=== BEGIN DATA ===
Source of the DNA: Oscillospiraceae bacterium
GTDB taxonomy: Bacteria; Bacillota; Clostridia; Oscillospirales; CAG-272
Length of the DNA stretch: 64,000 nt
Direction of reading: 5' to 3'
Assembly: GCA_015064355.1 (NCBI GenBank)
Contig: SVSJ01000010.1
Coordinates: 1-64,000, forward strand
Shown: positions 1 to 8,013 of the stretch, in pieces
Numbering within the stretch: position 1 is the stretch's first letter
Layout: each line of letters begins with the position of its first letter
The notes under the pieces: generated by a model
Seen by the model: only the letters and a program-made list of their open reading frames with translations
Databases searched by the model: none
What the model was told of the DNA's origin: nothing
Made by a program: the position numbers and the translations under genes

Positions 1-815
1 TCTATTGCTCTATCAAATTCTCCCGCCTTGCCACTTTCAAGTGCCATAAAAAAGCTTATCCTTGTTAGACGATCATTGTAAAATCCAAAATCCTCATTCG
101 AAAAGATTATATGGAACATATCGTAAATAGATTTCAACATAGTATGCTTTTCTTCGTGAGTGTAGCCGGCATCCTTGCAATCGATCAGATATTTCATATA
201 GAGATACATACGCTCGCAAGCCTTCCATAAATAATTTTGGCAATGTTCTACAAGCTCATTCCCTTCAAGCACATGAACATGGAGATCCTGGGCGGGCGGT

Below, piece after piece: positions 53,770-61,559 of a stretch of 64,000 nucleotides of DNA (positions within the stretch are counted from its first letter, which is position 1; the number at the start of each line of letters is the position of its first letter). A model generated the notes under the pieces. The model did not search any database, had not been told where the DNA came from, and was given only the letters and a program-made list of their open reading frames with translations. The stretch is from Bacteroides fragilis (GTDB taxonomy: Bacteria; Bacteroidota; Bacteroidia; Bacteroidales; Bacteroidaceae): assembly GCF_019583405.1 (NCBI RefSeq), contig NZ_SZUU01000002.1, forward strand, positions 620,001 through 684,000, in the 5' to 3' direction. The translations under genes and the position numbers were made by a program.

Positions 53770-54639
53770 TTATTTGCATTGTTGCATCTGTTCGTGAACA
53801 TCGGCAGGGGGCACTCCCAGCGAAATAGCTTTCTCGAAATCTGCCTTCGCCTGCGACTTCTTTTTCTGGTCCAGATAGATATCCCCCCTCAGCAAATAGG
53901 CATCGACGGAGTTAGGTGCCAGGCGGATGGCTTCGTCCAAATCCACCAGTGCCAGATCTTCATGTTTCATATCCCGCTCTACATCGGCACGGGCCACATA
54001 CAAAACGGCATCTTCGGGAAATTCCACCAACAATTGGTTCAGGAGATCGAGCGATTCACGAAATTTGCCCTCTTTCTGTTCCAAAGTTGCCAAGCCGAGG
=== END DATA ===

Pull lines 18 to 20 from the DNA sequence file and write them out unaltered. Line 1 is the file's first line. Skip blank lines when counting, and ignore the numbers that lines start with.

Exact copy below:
101 AAAAGATTATATGGAACATATCGTAAATAGATTTCAACATAGTATGCTTTTCTTCGTGAGTGTAGCCGGCATCCTTGCAATCGATCAGATATTTCATATA
201 GAGATACATACGCTCGCAAGCCTTCCATAAATAATTTTGGCAATGTTCTACAAGCTCATTCCCTTCAAGCACATGAACATGGAGATCCTGGGCGGGCGGT

Below, piece after piece: positions 53,770-61,559 of a stretch of 64,000 nucleotides of DNA (positions within the stretch are counted from its first letter, which is position 1; the number at the start of each line of letters is the position of its first letter). A model generated the notes under the pieces. The model did not search any database, had not been told where the DNA came from, and was given only the letters and a program-made list of their open reading frames with translations. The stretch is from Bacteroides fragilis (GTDB taxonomy: Bacteria; Bacteroidota; Bacteroidia; Bacteroidales; Bacteroidaceae): assembly GCF_019583405.1 (NCBI RefSeq), contig NZ_SZUU01000002.1, forward strand, positions 620,001 through 684,000, in the 5' to 3' direction. The translations under genes and the position numbers were made by a program.